Fair warning to FairPoint
It seemed then that any potential owner would be an improvement over Verizon. Only 60 percent of Verizon's 1.5 million customers in Vermont, New Hampshire and Maine have access to broadband Internet service -- a level of service that the telecommunications industry newsletter, DSL Prime, recently called one of the lowest broadband access rates in the developed world.
But as bad as Verizon has been, there is growing doubt about whether the North Carolina-based FairPoint can live up to the promises it has been making.
The $2.175 billion deal, which still needs the approval of state regulators in all three states, would transfer all of Verizon's northern New England land line assets and its 3,000 employees to FairPoint.
Is FairPoint strong enough to take over for Verizon? A closer look at FairPoint's finances reveals a company that has become successful with the help of federal subsidies.
The federal Universal Service Fund was established to bring telephone lines to poor, rural and sparsely populated areas. As an incentive for telecom companies, the fund subsidizes services in these areas. For example, Verizon gets subsidies averaging $31 per telephone line in Vermont.
For the 311,000 access lines in the 31 exchanges in 18 states that FairPoint currently serves, the company's USF subsidies average more than $400 per line. They won't get that kind of subsidy in New England.
If this deal goes through, FairPoint will take on $1.7 billion in debt, quadrupling its current debt load. Where is the money going to come from to pay for the expanded services it is promising?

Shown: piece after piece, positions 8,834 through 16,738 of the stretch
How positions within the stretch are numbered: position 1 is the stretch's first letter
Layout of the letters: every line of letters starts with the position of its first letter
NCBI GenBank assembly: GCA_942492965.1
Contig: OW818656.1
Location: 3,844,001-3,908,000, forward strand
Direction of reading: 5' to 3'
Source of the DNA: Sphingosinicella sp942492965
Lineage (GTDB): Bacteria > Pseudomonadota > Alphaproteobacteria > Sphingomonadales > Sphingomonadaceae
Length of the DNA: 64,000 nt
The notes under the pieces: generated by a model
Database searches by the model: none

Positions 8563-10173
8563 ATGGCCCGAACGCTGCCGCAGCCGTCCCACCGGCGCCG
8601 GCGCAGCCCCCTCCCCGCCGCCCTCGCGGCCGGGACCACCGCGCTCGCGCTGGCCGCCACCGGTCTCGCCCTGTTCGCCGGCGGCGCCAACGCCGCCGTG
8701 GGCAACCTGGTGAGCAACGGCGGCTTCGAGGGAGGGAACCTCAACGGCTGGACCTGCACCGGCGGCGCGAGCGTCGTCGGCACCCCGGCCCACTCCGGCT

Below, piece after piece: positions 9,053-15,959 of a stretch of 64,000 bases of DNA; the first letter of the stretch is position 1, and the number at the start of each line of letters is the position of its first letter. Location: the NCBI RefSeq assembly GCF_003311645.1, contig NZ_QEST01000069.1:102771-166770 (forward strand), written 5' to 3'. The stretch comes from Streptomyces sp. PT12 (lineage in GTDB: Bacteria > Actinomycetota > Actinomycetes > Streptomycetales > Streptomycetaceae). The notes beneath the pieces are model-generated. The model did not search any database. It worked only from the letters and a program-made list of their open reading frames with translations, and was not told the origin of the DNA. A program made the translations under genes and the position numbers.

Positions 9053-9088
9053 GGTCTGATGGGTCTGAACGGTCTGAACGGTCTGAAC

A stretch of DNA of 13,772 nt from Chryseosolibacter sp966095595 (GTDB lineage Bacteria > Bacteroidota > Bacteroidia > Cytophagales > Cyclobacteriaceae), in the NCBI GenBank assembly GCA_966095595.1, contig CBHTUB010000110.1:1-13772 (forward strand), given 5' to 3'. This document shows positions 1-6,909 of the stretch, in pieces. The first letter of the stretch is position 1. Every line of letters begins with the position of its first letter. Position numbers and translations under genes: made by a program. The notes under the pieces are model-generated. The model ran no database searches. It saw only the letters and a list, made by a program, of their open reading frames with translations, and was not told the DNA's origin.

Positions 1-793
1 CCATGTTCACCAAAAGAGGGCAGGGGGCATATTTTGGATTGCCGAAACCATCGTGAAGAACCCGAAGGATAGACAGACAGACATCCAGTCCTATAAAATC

There are also questions about what type of services FairPoint will offer.
FairPoint has committed to beating Verizon's promise to extend DSL (basic high-speed Internet technology) to at least 80 percent of Vermont by 2010. With the recent passage of a bill in the Vermont Legislature requiring 100 percent access by 2010, can FairPoint deliver?
Experts in the telecom field are saying that DSL -- which uses copper phone line technology that's been around for more than a century -- will be obsolete within a decade. But that is the technology FairPoint will be relying heavily upon.
A fiber-optic network, which has become the norm worldwide, delivers more data faster than DSL. It is already available in some of the small towns that Verizon serves in southern New England. That's the standard that Vermont should insist upon from FairPoint.
While Verizon has clearly neglected customers in our region, FairPoint may not be much better, and potentially could be worse.
Vermont must insist upon strict guarantees and timetables for expanding broadband service. And FairPoint must be able to conclusively prove it has the financial and technical wherewithal to take on the responsibilities of being the region's leading telephone provider.
The future economic and social well-being of Vermont is going to rely heavily upon high-speed Internet service being universally available in every corner of the state. If FairPoint does no better than Verizon in living up to this standard, Vermonters will be stuck in a telecommunications backwater for years to come.
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